For years my chronic pain patients drifted from one pain clinic to the other, like penitents crawling on their bare knees over cobblestones to famous shrines, miserably unhappy and in agonizing pain. Finally an enlightened use of narcotics has brought many of my pain patients solace.

For moderate to severe pain doctors often turn to combinations of opioids and acetaminophen such as Vicodin, Tylenol with Codeine and Percocet. These pills are of short duration, provide a potentially mind-numbing, euphoric rush and wear off quickly. Taking more than 12 of these combination pills a day for chronic pain, is often the death of the patient's kidneys (again, not from the narcotic, but from the acetaminophen.)

A recent long-acting formulation of opioids leaves out the contaminating acetaminophen and, being long acting, avoids the euphoric rush. These long actors often give 24 hours of marvelous pain relief (and constipation). Golfers can toss aside their canes and pick up their putters, confident they can finish 18 holes without having to rush to the bathroom.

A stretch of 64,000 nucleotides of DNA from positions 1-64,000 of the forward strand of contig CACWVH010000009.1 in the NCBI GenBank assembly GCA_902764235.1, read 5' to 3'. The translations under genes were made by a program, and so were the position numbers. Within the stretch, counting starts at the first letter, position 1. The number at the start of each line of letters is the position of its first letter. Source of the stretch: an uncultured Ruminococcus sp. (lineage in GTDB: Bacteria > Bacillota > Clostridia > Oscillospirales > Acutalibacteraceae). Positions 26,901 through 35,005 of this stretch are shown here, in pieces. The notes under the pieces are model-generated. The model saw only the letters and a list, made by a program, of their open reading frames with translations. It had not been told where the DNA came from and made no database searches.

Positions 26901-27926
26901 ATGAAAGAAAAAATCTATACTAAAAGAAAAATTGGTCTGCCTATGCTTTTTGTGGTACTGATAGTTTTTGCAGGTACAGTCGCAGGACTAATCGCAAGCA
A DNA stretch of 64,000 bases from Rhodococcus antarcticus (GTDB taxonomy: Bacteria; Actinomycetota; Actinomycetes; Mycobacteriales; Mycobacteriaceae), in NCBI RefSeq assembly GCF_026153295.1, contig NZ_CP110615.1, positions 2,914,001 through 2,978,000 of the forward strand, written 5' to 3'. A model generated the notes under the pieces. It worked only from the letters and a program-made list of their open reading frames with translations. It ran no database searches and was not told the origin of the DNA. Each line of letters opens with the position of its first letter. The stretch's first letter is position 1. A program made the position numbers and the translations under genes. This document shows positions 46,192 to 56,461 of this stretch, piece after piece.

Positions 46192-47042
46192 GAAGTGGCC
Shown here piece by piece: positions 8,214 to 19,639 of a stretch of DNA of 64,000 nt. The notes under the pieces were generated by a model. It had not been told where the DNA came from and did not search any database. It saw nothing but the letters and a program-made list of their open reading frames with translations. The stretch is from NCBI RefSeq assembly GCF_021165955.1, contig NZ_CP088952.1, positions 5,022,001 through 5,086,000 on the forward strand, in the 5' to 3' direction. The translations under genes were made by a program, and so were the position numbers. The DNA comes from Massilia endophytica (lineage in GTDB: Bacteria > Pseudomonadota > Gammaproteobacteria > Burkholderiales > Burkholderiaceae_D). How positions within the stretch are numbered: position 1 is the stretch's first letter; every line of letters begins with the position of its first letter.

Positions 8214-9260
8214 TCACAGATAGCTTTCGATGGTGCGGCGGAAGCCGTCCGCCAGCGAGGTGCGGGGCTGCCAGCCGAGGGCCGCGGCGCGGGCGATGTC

One such long-acting opioid is called MS-Contin (the MS standing for morphine sulfate) and made $180,000,000 for its manufacturer the first year. A rival narcotic drug, just as effective, called Oxy-Contin then came out and made $240,000,000 the first year. Why? Because the prefix Oxy, standing for the potent narcotic, oxycodone, does not carry the stigma of the infamous morphine.

Doctors should know that their license will remain secure if they can document in the charts of patients on long-term narcotics that their pain and function have been notably improved.

The ability of doctors to heal and to harm has never been so aptly illustrated as in their power to prescribe or withhold narcotics.


[Reprinted under the Fair Use Doctrine for educational purposes only.]